Quality assurance is a process. Merely knowing that a bug exists isn’t enough: testers need to be able to reproduce the bug in order to access the root cause. Easier said than done.
Yesterday, Obsidian Entertainment QA Lead Taylor Swope took to Twitter to explain how the developer figured out and eventually fixed an annoying bug that caused The Outer Worlds to believe that a player’s companions are dead. The problem should be obvious: companions can’t die, and indeed, people who encountered this bug could see their pals behaving as they normally would. But, because the game treated companions as deceased, some players weren’t able to complete certain quests.
Obsidian was aware of the bug before launch, Swope says on Twitter — but the RPG-maker couldn’t recreate it, nor could it figure out what was causing it.
“One reason it was so hard to pin down is that it was impossible to tell when the bug actually happened,” Swope explained. “All of the cases we had were essentially ‘hey something bad happened in the last ten hours and now my quest is broken.’”
Swope says Obsidian went over “every script and line of code” that could have possibly affected companions this way. No dice. This, it turns out, was the start of a long and convoluted process, as Swope detailed on Twitter:
The only place in the game when a companion is present but *not* in the active party is when the player is on their ship— Taylor Swope (@_taylorswope) December 12, 2019
The problem is, when companions are on the ship, they are undamageable (8/18)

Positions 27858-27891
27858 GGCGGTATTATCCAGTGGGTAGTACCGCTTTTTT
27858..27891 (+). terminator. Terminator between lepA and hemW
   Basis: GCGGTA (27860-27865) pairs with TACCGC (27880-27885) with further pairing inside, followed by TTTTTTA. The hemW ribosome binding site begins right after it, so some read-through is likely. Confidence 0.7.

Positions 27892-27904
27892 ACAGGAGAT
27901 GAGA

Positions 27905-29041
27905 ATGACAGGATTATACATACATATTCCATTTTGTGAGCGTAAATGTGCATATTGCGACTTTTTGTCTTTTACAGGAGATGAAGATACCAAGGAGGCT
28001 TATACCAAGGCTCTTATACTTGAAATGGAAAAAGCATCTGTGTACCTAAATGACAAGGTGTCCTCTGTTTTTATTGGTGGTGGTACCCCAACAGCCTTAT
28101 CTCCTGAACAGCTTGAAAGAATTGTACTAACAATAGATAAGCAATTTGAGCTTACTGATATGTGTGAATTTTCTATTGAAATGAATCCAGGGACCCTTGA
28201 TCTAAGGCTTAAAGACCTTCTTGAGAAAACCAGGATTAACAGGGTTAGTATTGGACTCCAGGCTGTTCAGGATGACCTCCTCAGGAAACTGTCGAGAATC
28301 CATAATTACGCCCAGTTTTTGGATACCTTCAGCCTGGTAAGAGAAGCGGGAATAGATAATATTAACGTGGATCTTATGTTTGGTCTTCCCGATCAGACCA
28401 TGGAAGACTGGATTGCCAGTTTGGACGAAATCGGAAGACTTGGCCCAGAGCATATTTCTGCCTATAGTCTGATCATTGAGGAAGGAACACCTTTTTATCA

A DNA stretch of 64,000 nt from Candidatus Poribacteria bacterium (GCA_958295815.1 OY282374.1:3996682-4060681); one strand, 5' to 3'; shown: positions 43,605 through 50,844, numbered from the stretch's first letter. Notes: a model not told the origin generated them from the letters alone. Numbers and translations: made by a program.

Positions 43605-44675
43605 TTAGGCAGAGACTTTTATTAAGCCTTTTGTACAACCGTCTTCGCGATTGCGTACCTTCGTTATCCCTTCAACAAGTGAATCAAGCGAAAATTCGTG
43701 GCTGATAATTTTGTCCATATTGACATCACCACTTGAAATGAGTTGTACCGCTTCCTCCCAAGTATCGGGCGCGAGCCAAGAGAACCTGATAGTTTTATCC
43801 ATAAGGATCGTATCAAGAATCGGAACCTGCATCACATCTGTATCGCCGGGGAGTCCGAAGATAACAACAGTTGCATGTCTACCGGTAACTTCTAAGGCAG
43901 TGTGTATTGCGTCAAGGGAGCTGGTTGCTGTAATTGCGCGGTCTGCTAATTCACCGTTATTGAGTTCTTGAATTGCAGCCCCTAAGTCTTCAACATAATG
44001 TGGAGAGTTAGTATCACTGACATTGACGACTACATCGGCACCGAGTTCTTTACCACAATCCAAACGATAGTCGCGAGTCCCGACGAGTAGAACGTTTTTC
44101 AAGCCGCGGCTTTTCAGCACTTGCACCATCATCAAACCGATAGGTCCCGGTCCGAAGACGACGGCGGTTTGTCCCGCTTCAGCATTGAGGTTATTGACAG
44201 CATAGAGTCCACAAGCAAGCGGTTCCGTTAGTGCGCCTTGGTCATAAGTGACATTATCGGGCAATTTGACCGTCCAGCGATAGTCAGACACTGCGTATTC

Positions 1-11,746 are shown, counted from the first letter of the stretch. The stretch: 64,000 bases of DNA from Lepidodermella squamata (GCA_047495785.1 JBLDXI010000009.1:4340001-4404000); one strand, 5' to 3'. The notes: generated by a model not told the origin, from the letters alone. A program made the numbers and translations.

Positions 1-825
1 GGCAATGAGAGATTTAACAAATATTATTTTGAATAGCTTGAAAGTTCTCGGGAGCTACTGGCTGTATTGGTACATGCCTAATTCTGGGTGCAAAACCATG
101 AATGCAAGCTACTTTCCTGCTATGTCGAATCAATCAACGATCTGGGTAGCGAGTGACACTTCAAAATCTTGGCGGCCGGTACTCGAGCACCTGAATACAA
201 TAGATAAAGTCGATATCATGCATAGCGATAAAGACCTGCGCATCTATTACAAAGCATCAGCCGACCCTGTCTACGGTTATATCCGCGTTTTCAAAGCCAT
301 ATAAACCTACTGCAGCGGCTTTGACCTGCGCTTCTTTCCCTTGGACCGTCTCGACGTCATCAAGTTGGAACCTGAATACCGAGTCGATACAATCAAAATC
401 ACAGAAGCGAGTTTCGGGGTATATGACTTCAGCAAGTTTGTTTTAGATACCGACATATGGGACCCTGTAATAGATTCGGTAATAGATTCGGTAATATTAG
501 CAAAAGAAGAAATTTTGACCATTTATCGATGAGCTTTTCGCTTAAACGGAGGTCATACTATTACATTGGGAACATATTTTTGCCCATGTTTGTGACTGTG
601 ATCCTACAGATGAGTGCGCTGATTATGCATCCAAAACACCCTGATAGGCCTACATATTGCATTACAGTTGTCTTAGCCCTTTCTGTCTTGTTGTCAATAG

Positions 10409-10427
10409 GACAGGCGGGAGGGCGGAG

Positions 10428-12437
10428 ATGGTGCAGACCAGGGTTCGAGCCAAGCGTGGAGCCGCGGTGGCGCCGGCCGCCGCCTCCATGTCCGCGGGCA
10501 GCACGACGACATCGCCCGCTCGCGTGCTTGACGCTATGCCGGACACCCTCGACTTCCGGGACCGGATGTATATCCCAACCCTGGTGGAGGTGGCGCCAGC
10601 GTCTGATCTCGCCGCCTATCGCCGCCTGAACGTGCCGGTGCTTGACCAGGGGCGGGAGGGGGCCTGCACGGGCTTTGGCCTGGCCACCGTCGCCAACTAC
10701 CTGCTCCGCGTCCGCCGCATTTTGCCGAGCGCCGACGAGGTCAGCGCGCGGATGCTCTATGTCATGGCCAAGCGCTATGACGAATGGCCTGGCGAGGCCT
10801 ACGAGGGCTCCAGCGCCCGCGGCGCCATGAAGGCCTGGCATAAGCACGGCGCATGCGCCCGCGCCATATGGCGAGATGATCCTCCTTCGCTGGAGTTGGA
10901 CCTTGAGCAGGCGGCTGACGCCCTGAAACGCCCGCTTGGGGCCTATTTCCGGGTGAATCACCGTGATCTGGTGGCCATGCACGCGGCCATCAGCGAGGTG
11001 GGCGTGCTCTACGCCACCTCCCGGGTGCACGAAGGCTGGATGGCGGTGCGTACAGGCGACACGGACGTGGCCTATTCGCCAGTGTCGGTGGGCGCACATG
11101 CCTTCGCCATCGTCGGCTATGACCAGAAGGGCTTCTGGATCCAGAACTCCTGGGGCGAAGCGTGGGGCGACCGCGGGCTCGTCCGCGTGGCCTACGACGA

The problem with *that* is that there are no spots in the player's ship that are high enough to result in a lethal fall— Taylor Swope (@_taylorswope) December 12, 2019
So now we had to figure out how companions were mysteriously ending up way above the level (10/18)
My personal fav was "what if a companion is standing *right* where a cow spawns in during a random event and they're launched into space"— Taylor Swope (@_taylorswope) December 12, 2019
Was genuinely bummed when that theory didn't pan out (12/18)
Unable to suss the issue out, Obsidian crossed its proverbial fingers and hoped that the issue would be a “rare fluke” that may not appear in many players’ games. And then The Outer Worlds came out, and lo and behold, reports of dead companions seemed to be everywhere. No good! Obsidian was back on the case. But despite all the poking and prodding, what eventually led Obsidian to figure out what was going on turned out to be completely random: Swope came across a user review that complained of a companion who was “climbing nothing.” Suddenly, everything clicked into place:
Somewhere deep in the complex beast that is the furniture system, we had code that disabled all NPCs from starting new furniture interactions if the player was in a conversation (16/18)— Taylor Swope (@_taylorswope) December 12, 2019
So, if someone started climbing a ladder and the player entered a conversation before they stopped, they wouldn't be able to exit the ladder, and, well…. (18/18) pic.twitter.com/xcduTy4d12— Taylor Swope (@_taylorswope) December 12, 2019
Incredible. The bug is fixed now, of course — but Swope says that pinning this down took him more time than any glitch he’s encountered over the course of his entire career.
So, next time you wonder “why hasn’t this game developer fixed this common bug that screws with my experience,” remember that QA might have known about everything before the game even launched ... but actually remedying it is way harder than you might think!